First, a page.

Nursing Clinical Case Study

Nursing Clinical Case Study

Nursing Clinical Case Study

Complex Patient Case Study B



Joan is a 78-year-old female who is scheduled with you today because she needs refills for her blood pressure medication. When you look at her record, you notice that she has not been in for 14 months. You notice that there are a number of missed appointments on record, but that she has been calling in for refills for her meds. During the last call, the office nurse told her she would need to come in for a visit to obtain the refills. Her record indicates that her medications at her last visit included Lisinopril/hctz 10/12.5 and simvastatin 20mg daily. Nursing Clinical Case Study

She reports that she takes her blood pressure medication “most of the time” but doesn’t take the simvastatin regularly because her neighbor developed liver problems from it. She remembers in the past that she was told she has a “touch of sugar.” She feels good but she wants to get checked out and wants to “get her act together” and start taking care of herself because her brother, who is 48, just found out that he has “clogged arteries.” She would like some help with quitting smoking as well. She also tells you that she had a “little heart attack” when she was 72. Nursing Clinical Case Study

Her vital signs are: BP: 168/94, pulse: 84 and regular, resp: 18

Height: 5’9” Weight: 221lbs

  1. What additional subjective information do you need to      obtain? Be specific to her medical history and reason for presentation      today.
  2. What objective information do you need to obtain? Be      specific to her medical history and reason for presentation today.
  3. What labs/diagnostic tests are indicated and why?      Include references for your rationales.

You conduct the visit. The review of systems and physical exam, with the exception of her blood pressure and weight, are normal. The diagnostic tests and laboratory test you ordered were normal with the exception of the following:

  • EKG – Afib with a rate of 82
  • Fasting Lipids: Total cholesterol: 242, LDL: 176, HDL:       36, triglycerides: 250
  • Fasting glucose: 162
  • HgbA1c – 7.4
  1. What is your complete diagnosis list for this patient?
  2. How will you manage her blood pressure      pharmacologically? Provide a rationale for your choice and include      references.
  3. How will you manage her cholesterol pharmacologically?      Provide a rationale for your choice and include references.
  4. What is Joan’s CHADS-Vasc score? What is her yearly      risk for stroke? What treatment will you recommend based on her score and      why? Remember to include references for your rationales.
  5. Estimate Joan’s 10-year ASCVD.
  6. During the follow up visit, you discuss her lab results      and their implications. What will you tell her?

Please refer to the Grading Rubric for details on how this activity will be graded.

  • S Question 1
  • O Question 2, 3
  • A Question 4
  • P Question 5, 6, 7, 8, 9
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  • attachment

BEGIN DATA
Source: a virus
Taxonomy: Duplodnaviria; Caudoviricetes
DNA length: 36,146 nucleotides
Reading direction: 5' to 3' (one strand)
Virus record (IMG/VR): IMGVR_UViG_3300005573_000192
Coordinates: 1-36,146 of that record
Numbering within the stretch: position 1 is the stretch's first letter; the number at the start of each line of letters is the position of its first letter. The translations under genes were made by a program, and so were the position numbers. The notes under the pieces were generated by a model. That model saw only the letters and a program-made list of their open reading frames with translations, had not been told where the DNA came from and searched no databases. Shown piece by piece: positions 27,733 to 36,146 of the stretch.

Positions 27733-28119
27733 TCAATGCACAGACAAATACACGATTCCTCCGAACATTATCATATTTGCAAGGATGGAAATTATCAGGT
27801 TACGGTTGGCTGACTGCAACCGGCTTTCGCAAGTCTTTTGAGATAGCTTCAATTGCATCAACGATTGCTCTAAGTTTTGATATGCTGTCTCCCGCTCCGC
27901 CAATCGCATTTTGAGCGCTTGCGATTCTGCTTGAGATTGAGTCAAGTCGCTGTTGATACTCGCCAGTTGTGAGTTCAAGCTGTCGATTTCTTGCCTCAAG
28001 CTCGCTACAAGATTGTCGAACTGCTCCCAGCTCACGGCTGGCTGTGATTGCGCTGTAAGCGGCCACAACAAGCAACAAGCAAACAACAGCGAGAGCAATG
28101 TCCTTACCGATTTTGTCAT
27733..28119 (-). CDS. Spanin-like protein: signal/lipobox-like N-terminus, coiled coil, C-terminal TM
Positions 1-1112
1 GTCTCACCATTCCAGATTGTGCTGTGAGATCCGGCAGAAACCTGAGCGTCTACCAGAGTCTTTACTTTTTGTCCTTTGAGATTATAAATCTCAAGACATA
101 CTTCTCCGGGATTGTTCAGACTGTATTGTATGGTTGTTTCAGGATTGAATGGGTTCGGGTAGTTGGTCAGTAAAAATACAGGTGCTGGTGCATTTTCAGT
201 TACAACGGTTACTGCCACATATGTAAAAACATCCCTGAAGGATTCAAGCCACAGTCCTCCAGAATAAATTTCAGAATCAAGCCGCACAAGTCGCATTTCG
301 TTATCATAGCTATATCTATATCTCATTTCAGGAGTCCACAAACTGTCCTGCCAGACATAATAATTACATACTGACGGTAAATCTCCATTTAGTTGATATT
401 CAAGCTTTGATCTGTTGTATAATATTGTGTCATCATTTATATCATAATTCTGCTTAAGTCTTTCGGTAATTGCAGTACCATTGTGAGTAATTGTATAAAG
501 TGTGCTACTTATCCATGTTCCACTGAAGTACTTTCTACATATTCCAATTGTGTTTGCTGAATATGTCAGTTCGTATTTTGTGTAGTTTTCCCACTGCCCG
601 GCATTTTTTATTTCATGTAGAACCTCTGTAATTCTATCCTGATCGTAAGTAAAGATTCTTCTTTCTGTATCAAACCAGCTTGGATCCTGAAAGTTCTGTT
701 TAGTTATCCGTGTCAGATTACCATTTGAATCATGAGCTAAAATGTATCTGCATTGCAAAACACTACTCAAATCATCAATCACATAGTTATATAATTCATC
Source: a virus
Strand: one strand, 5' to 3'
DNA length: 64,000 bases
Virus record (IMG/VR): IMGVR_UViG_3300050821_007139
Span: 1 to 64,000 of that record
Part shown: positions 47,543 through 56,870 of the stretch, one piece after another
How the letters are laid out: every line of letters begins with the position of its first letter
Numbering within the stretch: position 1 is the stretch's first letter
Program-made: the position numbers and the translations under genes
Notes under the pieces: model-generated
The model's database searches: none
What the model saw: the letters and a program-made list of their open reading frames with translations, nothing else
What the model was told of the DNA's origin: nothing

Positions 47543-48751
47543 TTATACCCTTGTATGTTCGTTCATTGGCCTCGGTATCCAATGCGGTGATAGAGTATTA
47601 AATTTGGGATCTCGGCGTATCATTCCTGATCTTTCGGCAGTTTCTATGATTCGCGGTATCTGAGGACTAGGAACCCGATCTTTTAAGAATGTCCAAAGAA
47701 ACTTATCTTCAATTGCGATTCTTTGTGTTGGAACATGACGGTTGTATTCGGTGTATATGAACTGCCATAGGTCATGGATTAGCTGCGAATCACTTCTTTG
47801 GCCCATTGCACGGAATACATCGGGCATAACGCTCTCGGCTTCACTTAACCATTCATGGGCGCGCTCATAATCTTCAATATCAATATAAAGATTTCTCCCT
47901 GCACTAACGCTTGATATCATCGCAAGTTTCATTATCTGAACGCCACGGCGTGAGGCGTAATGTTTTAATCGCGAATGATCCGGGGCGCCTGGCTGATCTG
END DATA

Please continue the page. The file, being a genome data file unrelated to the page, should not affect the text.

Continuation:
Complex Patient Case Study Note

    James Flemer

    Patient Background Information and Assessment

    Case Study Question :


    A 53-year-old African American man is in for follow up of his elevated blood pressure. He was seen last week in your office for a Department of Transportation commercial driver’s examination where his blood pressure was 176/92. Subjective questioning is negative. BP today is 174/94. Nursing Clinical Case Study


    His physical exam is remarkable for a loud S2, sustained PMI at 5icslmcl, an S4 gallop is present. The remainder of his physical exam is unremarkable.


    Family history is remarkable for high blood pressure.


    Self describes his lifestyle as pretty sedentary due to driving long hours every day. Diet is often fast food with many cups of coffee.

    · EKG – NSR with LVH by voltage

    · CBC – normal

    · CBP – normal except for glucose 154 (fasting). Fingerstick last week was 152

    · A1C – 7.8


    1. List five subjective questions. It would be very important to know about this patient.

    2. Explain the significance of the loud S2 finding.

    3. What does the finding of his PMI indicate?

    4. Explain the significance of the PMI in the normal location.

    5. Explain the significance of the S4 finding.

    6. Explain the finding of LVH, given his current circumstances.

    7. What additional diagnostics or testing (if any) you would like to order?

    8. What are the top two diagnoses you are going to address at this time?

    9. What is your pharmacologic plan for this man? Why did you choose the agent you did? Be sure to state your rationale and references.

    10. Identify 5 lifestyle modifications to improve his health that he could implement in his current situation.


    S Question 2

    O Question 1, 4

    A Question 3

    P Question 5, 6

    Question 1 – Subjective Questions

    The purpose of this paper is to review the patient’s chart and answer the questions above. Below are the five subjective essential questions I would ask the patient in order for me to fully carry out my assessment and diagnoses of his conditions:

    1. Do you have a family history of hypertension or diabetes? Hypertension and diabetes tend to run in the family due to different gene mutations (Gabb et al., 2016).

    2. Do you currently take any medication for high blood pressure, both prescribed and/or non-prescribed? (some patients already have a diagnose of hypertension but do not follow their treatment. Taking blood pressure medication inadequately could create a rebound effect (Challa et al.,2020).